HSA proponents argue that by shifting more of the costs onto individuals, high-deductible plans will lead people to become wiser health consumers. The HSA approach has limited potential for cost containment, however, because most of the nation’s health-care costs are for expensive procedures or treatments — often related to major illnesses or end-of-life costs — whose costs exceed the deductibles under high-deductible policies and consequently would still be paid by insurance companies. For example, the top 10 percent of health-care users account for about 70 percent of total health expenditures, while the bottom 50 percent of users account for only three percent of total expenditures.
More fundamentally, for consumer-driven health care to have any potential, consumers must have access to easily digestible comparative and clinically based information on the quality and costs of different doctors and hospitals, as well as information on which medical procedures are (and are not) necessary in particular circumstances. Also, a pooling mechanism must exist that enables less-healthy people to purchase insurance at an affordable price. No serious plan yet exists to address either of these needs.
Higher-income people receive a larger tax break for each dollar they put into an HSA than lower-income people do because they are in a higher tax bracket. For example, someone in the 35-percent tax bracket saves 35 cents in taxes for each dollar he or she puts into an HSA, while someone who is in the zero, 10-percent, or 15-percent bracket saves no more than 15 cents in taxes for each dollar put into the account.
In addition, higher-income people generally can afford to put more money into HSAs each year than lower-income people can, which makes HSAs even more valuable to them. The Administration’s proposal to substantially increase the HSA contribution limit would exacerbate this disparity and enable affluent households to use HSAs as highly lucrative tax shelters, in which they could amass hundreds of thousands of dollars tax free.
Attempting to counter the fact that HSAs are disproportionately attractive to high-income households, Administration officials have cited a study showing that families with incomes lower than $50,000 buy 40 percent of the insurance policies bought in conjunction with HSAs. This study, however, cannot be used to draw general conclusions about HSAs because it applied to only a portion of HSA enrollees: those in the individual health insurance market, who generally have lower incomes than HSA enrollees who have employer-based coverage.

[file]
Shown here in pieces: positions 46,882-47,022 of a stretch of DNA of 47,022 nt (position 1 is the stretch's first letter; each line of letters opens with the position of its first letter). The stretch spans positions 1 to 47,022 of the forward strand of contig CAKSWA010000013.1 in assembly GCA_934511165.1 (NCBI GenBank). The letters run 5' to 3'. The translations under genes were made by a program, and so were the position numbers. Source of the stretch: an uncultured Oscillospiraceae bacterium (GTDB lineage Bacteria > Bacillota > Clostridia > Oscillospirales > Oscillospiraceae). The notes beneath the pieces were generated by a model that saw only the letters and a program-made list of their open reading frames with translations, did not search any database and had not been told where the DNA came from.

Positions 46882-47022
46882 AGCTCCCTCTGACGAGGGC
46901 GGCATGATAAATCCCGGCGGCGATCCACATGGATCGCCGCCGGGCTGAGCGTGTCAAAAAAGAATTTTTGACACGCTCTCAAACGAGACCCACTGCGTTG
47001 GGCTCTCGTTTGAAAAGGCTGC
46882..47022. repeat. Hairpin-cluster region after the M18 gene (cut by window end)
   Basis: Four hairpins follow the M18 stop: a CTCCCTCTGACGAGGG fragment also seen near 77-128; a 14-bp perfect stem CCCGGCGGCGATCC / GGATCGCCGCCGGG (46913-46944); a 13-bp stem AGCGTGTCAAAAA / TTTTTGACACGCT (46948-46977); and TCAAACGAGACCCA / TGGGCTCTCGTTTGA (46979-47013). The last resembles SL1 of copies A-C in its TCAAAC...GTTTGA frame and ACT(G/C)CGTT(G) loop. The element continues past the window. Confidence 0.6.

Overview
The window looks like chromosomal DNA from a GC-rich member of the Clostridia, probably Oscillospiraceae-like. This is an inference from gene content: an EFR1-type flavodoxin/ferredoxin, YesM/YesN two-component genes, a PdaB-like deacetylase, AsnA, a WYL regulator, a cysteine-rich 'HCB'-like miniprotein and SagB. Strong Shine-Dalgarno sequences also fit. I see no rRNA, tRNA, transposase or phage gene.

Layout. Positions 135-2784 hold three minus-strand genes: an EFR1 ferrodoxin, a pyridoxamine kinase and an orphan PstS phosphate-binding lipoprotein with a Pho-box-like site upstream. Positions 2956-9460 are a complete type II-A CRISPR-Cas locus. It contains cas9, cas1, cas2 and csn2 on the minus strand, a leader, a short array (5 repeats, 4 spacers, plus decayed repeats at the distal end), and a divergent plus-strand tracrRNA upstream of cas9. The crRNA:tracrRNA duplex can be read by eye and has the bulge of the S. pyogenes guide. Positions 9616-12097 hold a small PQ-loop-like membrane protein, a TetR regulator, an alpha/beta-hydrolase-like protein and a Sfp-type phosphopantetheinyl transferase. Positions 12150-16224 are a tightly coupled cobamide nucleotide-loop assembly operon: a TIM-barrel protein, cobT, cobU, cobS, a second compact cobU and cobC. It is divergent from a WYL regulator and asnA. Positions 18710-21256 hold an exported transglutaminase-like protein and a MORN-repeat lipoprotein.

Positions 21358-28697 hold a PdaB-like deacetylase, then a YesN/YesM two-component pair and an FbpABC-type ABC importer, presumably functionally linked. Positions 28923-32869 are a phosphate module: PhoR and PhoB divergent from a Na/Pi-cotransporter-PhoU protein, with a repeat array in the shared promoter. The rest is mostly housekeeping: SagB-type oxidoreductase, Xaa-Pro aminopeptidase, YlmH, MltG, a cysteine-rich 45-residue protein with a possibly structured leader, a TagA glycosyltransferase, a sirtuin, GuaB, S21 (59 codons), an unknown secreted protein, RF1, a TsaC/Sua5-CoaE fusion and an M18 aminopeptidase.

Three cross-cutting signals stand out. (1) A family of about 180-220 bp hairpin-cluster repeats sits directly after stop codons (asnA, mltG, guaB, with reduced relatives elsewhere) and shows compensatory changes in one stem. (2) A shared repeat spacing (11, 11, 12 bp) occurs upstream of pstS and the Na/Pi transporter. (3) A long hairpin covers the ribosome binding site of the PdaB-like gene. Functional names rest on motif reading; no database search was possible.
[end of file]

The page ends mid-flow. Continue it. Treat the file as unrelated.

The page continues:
Other studies show that HSA users tend to disproportionately have higher incomes. For example, a new Government Accountability Office survey finds that federal employees who receive insurance through the Federal Employee Health Benefits Program (FEHBP) and are enrolled in an HSA are twice as likely to have incomes over $75,000 as enrollees in other FEHBP plans.
- The Administration estimates that its new HSA proposals would cost $156 billion over ten years. This cost would be “paid for” through higher deficits, since the Administration has offered no way to offset the cost of these proposals.
- Even this significant $156 billion estimate understates the true costs of the proposals over the longer term. The Administration’s proposals would encourage households — especially affluent households that can afford to save larger amounts — to shift part of their savings from 401(k)s and IRAs to HSAs in order to benefit from the latter’s greater tax advantages. (For example, HSAs can be withdrawn tax free in retirement if they are used for health-related expenses, while 401(k) withdrawals are taxed.) In future decades, as more and more funds that would have been saved in 401(k)s and taxed upon withdrawal are saved in HSAs instead and withdrawn tax free, the costs of these proposals would mushroom.
Some 46 million Americans have no health insurance, and the health-care system is not delivering sufficiently high-quality, cost-effective care to many other Americans. Health Savings Accounts do not address these challenges. Instead, they would increase deficits while favoring healthy, affluent individuals and weakening existing sources of health insurance.
 According to CEA, “There were, however, some health benefits [from reduced cost sharing and greater health expenditures] for select subpopulations of low-income and chronically ill individuals, suggesting that care should be taken not to expose lower-income families to excessively high cost sharing relative to their income.” CEA, Economic Report of the President 2006, p. 95.